Yeah, it happens to the best of us. Life gets in the way and your brain is taken in another direction and before you know it, it’s been days or weeks since you last looked at that book you’re trying to write. You’ve forgotten little details. What eye color did you give your hero? What town was your heroine born in? Perhaps you need to jumpstart your creative mojo, and that's what this series is designed for. Not to explain writer's block, but to help you move in a different direction.
When The Walking Dead became popular, there was a burst of books about a zombie apocalypse. I read a few great ones (Jenika Snow, Kylie Scott) and even wrote one under my pen name.
They also provide a great opportunity to let your imagination run wild, because a zombie horde doesn't have to mean the undead. You can set the apocalypse in literally any situation: office, courtroom, military, highschool, etc. Zombies are a great metaphor. The more shit you thrust your protagonist into the better, because the drama writes itself.
#22 Zombie AttackWhat would your hero do if confronted by a mindless, unstoppable horde?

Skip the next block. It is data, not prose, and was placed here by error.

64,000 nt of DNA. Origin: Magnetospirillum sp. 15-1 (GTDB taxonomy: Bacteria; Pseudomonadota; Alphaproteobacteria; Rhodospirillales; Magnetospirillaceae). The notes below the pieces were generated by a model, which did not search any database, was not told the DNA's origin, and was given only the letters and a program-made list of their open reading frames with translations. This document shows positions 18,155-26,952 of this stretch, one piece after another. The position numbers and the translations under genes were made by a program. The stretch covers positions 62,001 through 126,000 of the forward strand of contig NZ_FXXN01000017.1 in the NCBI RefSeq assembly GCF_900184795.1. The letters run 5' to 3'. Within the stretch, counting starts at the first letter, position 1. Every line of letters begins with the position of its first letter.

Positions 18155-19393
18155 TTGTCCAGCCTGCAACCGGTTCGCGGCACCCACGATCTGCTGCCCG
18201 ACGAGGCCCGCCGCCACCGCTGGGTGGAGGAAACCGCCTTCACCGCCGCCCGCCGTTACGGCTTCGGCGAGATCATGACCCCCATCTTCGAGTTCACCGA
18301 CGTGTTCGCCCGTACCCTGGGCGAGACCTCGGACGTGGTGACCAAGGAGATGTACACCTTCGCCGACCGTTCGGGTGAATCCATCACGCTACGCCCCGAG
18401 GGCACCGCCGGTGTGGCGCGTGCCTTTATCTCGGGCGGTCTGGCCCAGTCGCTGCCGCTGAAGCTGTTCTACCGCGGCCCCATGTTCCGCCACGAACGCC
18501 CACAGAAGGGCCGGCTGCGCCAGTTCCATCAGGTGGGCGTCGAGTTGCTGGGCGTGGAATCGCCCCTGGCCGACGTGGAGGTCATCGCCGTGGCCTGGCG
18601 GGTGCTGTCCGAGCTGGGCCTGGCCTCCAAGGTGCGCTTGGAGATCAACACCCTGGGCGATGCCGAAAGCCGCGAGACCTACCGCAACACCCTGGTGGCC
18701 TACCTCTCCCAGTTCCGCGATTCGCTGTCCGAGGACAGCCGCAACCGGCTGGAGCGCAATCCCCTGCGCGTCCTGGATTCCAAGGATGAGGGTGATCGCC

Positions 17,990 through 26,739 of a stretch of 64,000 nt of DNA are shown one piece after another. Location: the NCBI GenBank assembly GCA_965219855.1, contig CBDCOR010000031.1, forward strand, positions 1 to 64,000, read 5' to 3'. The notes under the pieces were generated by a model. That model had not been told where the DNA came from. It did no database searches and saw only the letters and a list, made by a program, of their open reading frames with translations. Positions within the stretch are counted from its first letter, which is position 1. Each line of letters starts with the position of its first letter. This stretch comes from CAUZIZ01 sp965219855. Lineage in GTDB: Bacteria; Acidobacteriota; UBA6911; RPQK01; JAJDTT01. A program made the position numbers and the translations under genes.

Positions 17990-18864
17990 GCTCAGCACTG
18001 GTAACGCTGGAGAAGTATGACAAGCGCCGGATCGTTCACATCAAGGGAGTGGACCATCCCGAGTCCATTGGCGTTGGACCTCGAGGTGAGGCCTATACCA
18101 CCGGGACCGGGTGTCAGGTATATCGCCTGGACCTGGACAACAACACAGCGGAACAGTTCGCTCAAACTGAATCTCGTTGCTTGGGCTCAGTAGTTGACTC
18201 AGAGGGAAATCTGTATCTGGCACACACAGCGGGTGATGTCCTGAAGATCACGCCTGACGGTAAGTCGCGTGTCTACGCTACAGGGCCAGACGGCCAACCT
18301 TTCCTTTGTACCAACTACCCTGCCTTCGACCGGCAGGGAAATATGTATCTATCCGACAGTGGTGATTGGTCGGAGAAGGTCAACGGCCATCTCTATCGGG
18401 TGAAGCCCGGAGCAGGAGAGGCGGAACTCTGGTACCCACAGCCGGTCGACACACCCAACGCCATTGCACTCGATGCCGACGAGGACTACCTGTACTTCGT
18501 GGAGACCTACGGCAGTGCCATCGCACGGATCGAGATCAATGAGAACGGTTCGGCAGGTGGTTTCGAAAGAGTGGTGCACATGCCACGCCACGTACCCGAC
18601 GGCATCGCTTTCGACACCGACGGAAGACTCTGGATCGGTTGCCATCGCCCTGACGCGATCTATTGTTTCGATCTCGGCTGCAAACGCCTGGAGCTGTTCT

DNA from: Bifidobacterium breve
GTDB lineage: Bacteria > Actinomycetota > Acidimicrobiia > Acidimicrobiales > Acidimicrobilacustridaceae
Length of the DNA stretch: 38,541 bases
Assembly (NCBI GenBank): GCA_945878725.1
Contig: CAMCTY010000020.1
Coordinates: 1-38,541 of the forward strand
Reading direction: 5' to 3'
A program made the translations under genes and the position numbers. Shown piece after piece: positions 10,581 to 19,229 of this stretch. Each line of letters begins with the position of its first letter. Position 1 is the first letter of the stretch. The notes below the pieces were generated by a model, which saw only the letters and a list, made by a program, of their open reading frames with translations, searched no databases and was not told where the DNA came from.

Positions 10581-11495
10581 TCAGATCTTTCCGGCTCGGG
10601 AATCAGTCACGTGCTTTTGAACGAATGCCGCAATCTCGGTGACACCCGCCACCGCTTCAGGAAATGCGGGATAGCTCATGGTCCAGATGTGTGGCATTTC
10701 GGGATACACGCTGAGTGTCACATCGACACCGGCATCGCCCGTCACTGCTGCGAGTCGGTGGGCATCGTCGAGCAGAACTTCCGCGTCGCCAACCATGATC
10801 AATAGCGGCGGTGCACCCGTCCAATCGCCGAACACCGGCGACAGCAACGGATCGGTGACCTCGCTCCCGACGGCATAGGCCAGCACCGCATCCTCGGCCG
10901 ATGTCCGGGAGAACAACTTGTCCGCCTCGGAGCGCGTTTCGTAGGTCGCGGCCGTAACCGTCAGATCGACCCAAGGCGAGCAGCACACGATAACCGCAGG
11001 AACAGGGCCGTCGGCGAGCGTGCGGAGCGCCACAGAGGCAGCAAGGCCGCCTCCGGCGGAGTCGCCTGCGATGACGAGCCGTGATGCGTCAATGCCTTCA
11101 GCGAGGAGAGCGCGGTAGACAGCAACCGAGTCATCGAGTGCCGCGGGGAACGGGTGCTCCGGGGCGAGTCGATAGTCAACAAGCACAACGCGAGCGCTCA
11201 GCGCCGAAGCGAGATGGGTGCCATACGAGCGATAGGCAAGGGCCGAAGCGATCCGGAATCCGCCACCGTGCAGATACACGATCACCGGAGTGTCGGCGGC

>Brainstorm some experts your hero could consult. If this happened before, how did
> Does the horde have a leader? Is there any way your hero could take over that spot?
> Make it personal. let someone the hero loves join the mob.
> Zombies wants brains. What does your crowd want? If they got it, would they disperse or grow stronger?
"Zombies" don't have to be the walking dead. From soccer hooligans to snotty seniors to social media swarms, there are mobs in every genre. Unlike individual adversaries, crowds can't be confronted or reasoned with. Your hero may need to flee or take shelter - perhaps with other survivors.
Whether real or metaphorical, all zombies have weaknesses, and it's up to your hero to figure out what those are. Perhaps there's even a cure. But finding it won't be easy.
***John August designed these cards to help writers fix plot holes, spice up stock characters and